Friday, May 23, 2008

Burma 'to let in Western aid workers' 'Too little too late'



Some 2.5 million people have been affected by the cyclone
Burma's top leader has agreed to let all foreign aid workers into the country for relief work in cyclone-hit areas, UN head Ban Ki-moon has said.

African aid helicopters scrambled to Burma


USS Essex navy ship stationed near Burma, ready to help cyclone victims

It's unclear whether the Burmese offer applies to military aid workers -- and whether American naval helicopters stationed off the Burmese coast can join the relief effort.

Burma earlier this week gave permission for just ten UN helicopters to begin relief flights.

But most of these are in Africa, and the UN has asked the US, Britain, Canada and Australia to help transport these large helicopters to Burma.

A BBC correspondent says the helicopters need to be dismantled first and reassembled upon arrival. He says this could take a week.

Mr Ban announced the news after talks in Burma's remote capital, Naypyidaw, with Gen Than Shwe.

Burma's military leaders had previously refused to allow a full-scale relief effort by foreign aid workers, and claimed everything was under control.

About 78,000 people died and 56,000 are missing after the 2 May cyclone.

Mr Ban said he thought Gen Than's decision was a breakthrough.

"I had a very good meeting with the senior general and particularly on these aid workers," he said.

"He's taken quite a flexible position on this matter."

'Show camp'

Gen Than also agreed to allow Rangoon airport to be used as an international hub for aid distribution, Mr Ban said.

It is not clear exactly whether he has agreed to give visas to foreign aid workers or let them into the Irrawaddy Delta to deliver aid.



Condoleezza Rice and David Miliband on aid to Burma
But the BBC's Laura Trevelyan, in Burma with the secretary general, says the move does appear to be a significant breakthrough.

The senior leader had until recently failed to respond to the secretary general's letters and phone calls.

On Thursday, Mr Ban flew over flooded rice fields and destroyed villages and visited a government relief camp in the Irrawaddy delta.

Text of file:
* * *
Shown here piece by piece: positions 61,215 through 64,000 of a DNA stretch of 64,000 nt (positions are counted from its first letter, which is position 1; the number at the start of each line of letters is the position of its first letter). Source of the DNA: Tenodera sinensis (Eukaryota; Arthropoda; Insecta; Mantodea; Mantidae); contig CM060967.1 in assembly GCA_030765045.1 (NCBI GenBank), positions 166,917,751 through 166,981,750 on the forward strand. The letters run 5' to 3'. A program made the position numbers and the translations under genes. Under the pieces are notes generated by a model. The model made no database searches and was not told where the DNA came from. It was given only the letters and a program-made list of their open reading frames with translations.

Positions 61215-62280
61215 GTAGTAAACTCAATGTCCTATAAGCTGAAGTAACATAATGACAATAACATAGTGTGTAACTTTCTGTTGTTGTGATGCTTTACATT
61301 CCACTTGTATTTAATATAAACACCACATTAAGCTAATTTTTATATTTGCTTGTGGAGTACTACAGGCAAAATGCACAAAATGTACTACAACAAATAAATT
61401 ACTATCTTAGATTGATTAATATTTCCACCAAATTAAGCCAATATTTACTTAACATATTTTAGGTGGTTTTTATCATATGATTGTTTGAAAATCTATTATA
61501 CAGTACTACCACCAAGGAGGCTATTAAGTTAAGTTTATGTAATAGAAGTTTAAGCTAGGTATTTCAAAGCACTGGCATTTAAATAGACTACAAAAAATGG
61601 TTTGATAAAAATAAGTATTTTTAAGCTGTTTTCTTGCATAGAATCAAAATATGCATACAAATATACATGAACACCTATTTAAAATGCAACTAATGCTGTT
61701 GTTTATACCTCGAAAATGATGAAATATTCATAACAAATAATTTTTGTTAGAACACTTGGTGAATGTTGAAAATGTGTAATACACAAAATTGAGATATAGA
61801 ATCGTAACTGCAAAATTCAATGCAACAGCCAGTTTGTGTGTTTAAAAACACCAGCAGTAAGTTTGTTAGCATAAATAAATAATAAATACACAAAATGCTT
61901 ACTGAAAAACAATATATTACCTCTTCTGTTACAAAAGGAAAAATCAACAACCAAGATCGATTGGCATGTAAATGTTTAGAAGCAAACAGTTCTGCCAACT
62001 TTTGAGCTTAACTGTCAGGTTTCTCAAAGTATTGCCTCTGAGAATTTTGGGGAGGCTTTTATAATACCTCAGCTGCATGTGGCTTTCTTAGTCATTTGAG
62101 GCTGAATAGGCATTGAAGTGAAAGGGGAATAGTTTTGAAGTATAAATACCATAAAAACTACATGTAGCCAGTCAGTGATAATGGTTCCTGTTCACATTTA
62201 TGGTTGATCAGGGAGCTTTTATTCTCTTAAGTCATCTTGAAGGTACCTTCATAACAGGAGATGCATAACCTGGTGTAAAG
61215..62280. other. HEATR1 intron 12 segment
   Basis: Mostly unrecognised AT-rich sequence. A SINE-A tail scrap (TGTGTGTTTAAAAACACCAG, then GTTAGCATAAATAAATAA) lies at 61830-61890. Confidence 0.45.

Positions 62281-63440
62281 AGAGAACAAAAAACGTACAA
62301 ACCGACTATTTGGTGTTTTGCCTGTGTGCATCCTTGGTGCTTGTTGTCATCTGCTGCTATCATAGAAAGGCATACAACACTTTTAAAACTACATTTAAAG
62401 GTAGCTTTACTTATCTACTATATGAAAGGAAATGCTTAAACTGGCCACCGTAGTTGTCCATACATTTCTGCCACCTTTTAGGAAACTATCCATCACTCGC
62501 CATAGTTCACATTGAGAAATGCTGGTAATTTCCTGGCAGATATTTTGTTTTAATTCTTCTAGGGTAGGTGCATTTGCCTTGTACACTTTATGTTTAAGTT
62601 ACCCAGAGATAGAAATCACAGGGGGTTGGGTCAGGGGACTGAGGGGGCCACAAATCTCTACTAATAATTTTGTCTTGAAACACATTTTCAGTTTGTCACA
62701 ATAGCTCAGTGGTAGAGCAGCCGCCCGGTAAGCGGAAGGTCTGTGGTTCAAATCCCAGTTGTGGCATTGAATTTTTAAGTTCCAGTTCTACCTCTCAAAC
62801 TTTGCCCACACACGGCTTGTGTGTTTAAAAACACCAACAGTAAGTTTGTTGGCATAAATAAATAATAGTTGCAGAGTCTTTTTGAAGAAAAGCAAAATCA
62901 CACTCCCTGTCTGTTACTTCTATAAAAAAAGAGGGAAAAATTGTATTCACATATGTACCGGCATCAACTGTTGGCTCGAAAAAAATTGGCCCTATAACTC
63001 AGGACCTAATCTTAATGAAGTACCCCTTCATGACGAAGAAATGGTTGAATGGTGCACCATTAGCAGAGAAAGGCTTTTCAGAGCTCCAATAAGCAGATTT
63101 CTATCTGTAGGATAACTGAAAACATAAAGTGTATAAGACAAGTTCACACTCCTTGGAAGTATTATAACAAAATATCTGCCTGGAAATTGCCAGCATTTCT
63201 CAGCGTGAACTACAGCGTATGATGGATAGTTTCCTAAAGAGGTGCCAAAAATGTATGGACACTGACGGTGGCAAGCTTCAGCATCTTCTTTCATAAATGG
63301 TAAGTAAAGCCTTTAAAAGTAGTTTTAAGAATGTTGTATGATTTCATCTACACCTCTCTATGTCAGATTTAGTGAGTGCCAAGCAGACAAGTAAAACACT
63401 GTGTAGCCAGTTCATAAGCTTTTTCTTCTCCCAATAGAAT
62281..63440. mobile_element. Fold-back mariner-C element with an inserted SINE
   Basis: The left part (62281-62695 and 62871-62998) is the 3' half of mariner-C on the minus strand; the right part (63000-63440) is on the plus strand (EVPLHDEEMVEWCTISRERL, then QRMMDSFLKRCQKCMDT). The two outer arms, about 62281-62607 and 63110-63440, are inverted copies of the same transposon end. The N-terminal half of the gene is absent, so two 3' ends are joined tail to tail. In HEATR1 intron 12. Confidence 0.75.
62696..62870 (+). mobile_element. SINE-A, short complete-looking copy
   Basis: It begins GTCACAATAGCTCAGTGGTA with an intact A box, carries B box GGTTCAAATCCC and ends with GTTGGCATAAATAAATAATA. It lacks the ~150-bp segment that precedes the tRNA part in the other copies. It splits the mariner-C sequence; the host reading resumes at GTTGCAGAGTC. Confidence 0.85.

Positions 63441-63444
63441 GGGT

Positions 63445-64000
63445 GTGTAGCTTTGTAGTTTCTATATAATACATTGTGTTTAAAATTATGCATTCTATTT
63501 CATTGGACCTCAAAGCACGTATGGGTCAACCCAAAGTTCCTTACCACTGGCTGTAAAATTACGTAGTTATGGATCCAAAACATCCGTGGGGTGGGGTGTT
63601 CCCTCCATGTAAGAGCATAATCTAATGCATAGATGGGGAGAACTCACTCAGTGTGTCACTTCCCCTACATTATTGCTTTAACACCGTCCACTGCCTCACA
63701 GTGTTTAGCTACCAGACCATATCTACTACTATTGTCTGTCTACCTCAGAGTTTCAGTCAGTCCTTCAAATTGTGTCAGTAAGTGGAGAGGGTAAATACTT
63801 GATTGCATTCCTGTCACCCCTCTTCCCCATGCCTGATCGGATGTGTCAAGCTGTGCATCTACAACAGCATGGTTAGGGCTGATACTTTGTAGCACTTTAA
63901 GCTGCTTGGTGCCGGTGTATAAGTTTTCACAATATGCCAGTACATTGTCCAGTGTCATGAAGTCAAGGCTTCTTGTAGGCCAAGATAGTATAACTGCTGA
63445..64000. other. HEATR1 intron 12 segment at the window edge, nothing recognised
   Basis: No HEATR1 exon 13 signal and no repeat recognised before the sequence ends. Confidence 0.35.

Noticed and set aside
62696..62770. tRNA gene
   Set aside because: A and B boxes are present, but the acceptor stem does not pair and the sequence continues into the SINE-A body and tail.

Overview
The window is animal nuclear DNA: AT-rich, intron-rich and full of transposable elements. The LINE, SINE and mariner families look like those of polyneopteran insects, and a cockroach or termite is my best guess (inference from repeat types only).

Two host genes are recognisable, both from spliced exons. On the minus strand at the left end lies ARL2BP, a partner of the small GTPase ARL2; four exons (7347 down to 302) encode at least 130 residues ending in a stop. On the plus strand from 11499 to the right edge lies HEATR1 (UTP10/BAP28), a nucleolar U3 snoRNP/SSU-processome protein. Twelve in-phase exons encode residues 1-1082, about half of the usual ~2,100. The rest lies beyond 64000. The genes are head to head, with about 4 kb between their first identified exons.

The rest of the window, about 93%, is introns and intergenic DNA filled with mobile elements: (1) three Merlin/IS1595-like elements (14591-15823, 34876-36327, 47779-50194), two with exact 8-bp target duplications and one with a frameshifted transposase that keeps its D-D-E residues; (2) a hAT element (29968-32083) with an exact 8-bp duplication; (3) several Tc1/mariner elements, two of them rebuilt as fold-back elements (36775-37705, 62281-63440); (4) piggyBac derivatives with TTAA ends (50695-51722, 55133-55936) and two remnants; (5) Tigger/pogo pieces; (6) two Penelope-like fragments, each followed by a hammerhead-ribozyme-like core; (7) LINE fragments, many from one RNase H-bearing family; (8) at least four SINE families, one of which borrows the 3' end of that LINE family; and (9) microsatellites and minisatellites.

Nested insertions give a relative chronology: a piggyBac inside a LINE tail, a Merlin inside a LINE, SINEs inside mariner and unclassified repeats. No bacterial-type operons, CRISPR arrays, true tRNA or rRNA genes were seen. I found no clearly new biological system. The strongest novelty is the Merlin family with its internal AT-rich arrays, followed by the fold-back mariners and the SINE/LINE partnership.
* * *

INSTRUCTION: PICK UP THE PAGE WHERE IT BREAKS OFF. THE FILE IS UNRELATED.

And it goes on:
A UN official privately called it a "show camp", our correspondent says.

He said he was "very upset" by the devastation he saw, adding that the international community stood ready to overcome the tragedy.

'Too little too late'

Western governments have backed Mr Ban's visit, calling for pressure on Burma's leadership to do more to help the cyclone victims
UK Foreign Secretary David Milliband told the BBC: "The tragedy is that, for some people it is already too late, and it is certainly too little compared to the needs, but we have got to use the opportunity that exists."

"We've got to keep pushing that door open and working to ensure that those desperate people get the help that they need."

US Secretary of State Condoleezza Rice said the responsibility with the situation lay with the Burmese government.

"It's a quite unusual situation actually that you have a country in this desperate straits with its population in the circumstances that this population is in - and you get a kind of stone cold face about people who just want help," she told the BBC.

The UN estimates that only a quarter of the 2.5 million Burmese affected by the cyclone have received the help they need.

The Red Cross has said that in districts further south-west of those shown to Mr Ban, waterways were still clogged with corpses and that many people had received no aid.

One foreign doctor told the BBC many were drinking water from puddles, while children and old people were suffering from dysentery, dengue fever and dehydration.

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